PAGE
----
Tuesday, October 14, 2008

Everything gets better with time.
This is the statement that everyone tells themselves after something terrible happens in their life. But is this actually a true statement, or simply another one of those that is only said to make individuals feel better during a time of grieving?
The boss in Katherine Mansfield’s “The Fly” is one example of how these statements are contradicted. Six years after his son’s death, he still has not accepted that his only son was killed in war. The boss occupies himself with different aspects of his office, anything he can find to keep his mind from thinking about the devastating truth instead of accepting it. He points out to Mr. Woodifield each week, he has “new carpet…new furniture...and electric heating” in his office.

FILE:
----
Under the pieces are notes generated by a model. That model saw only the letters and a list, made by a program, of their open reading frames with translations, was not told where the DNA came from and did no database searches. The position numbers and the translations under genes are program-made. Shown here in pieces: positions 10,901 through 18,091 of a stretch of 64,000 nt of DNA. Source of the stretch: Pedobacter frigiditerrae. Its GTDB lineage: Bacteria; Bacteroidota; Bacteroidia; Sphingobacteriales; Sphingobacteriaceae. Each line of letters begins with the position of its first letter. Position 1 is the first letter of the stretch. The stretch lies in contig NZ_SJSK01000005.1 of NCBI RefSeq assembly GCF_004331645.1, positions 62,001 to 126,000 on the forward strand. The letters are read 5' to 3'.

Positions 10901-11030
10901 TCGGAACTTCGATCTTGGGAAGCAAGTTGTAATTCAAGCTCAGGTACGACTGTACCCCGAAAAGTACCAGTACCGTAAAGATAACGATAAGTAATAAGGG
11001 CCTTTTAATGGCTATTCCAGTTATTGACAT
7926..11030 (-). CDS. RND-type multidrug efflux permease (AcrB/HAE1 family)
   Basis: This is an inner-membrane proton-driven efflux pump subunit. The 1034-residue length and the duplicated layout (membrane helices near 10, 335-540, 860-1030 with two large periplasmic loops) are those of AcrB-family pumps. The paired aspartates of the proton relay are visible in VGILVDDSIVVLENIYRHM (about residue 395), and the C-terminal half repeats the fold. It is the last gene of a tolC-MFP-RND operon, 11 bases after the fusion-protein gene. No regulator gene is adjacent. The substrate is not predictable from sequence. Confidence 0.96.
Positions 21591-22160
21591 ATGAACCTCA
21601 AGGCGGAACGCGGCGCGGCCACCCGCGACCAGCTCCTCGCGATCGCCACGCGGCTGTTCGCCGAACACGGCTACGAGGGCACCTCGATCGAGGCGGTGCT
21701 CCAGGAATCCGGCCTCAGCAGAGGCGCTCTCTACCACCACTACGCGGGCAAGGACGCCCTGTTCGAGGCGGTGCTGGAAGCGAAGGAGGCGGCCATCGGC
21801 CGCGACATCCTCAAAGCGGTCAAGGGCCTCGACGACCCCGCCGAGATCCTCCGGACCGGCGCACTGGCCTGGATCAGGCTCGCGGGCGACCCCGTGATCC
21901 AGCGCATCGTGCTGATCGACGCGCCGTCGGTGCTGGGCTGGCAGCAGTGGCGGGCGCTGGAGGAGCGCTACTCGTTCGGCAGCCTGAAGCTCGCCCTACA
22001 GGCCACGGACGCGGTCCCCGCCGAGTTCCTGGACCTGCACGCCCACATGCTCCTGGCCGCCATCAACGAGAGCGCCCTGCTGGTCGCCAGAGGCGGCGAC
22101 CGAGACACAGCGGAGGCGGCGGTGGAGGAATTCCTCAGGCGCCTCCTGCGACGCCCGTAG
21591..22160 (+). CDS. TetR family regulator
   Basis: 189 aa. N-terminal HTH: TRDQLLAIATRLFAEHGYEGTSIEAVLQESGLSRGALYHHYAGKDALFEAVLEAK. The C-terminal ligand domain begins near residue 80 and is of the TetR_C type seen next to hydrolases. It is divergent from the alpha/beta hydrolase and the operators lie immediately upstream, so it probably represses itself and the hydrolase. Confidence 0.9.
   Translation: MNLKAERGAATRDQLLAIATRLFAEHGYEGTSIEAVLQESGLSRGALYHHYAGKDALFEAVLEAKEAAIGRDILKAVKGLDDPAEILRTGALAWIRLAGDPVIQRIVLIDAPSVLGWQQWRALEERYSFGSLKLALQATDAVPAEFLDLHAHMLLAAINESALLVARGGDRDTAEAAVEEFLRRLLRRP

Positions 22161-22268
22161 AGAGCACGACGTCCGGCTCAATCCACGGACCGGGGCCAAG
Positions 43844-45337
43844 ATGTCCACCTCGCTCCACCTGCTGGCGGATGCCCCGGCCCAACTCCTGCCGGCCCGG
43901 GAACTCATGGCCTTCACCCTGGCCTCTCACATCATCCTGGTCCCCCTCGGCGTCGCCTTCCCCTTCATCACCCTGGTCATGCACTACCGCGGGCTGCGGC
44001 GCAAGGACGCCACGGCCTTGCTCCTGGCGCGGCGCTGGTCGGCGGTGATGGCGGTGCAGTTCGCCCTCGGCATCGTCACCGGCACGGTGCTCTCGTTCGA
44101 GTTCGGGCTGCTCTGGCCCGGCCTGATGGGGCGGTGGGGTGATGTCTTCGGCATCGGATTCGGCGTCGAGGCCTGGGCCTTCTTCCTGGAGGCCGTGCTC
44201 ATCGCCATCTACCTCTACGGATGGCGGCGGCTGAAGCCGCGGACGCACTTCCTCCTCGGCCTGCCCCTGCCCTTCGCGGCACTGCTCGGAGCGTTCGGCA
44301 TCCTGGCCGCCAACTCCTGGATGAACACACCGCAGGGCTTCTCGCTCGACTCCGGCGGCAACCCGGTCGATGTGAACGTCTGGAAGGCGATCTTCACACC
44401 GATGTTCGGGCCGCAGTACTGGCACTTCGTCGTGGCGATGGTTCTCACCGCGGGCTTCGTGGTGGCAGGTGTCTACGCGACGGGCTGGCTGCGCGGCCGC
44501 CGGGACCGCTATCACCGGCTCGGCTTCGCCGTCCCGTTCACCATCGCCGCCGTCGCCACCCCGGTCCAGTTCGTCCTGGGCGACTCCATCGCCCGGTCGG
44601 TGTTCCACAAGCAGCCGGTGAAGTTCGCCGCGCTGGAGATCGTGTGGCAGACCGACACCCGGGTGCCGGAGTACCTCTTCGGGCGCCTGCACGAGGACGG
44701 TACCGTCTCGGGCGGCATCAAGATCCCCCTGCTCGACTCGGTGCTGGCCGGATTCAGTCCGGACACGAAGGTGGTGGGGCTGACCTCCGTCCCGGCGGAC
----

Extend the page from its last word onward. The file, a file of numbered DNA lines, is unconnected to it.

Acceptance is one necessity to moving on that the boss does not have. He does not realize, nor does he want to realize, the truth regarding his son’s death. When Mr. Woodifield mentions that his wife and daughter saw the son’s grave, the boss’s mind set completely changes. The diction went from “solid satisfaction” and “lovingly” to “firm, heavy steps” and “plumped…terrible shock” afterwards. Also, the boss becomes almost demented when he continues to dip the fly back into the ink to watch it suffer and struggle to survive, and “felt admiration” towards the fly’s courage to stand and clean its ink-soaked body. If only the boss would realize that he too needs to have that same courage to pick himself up and live again. Just before the fly is dipped into the ink bottle for the last time, it is noted that it looks “timid and weak”. I think the boss notices this trait in the fly because it is exactly what he does not want to be seen in him - a sign of weakness. KB

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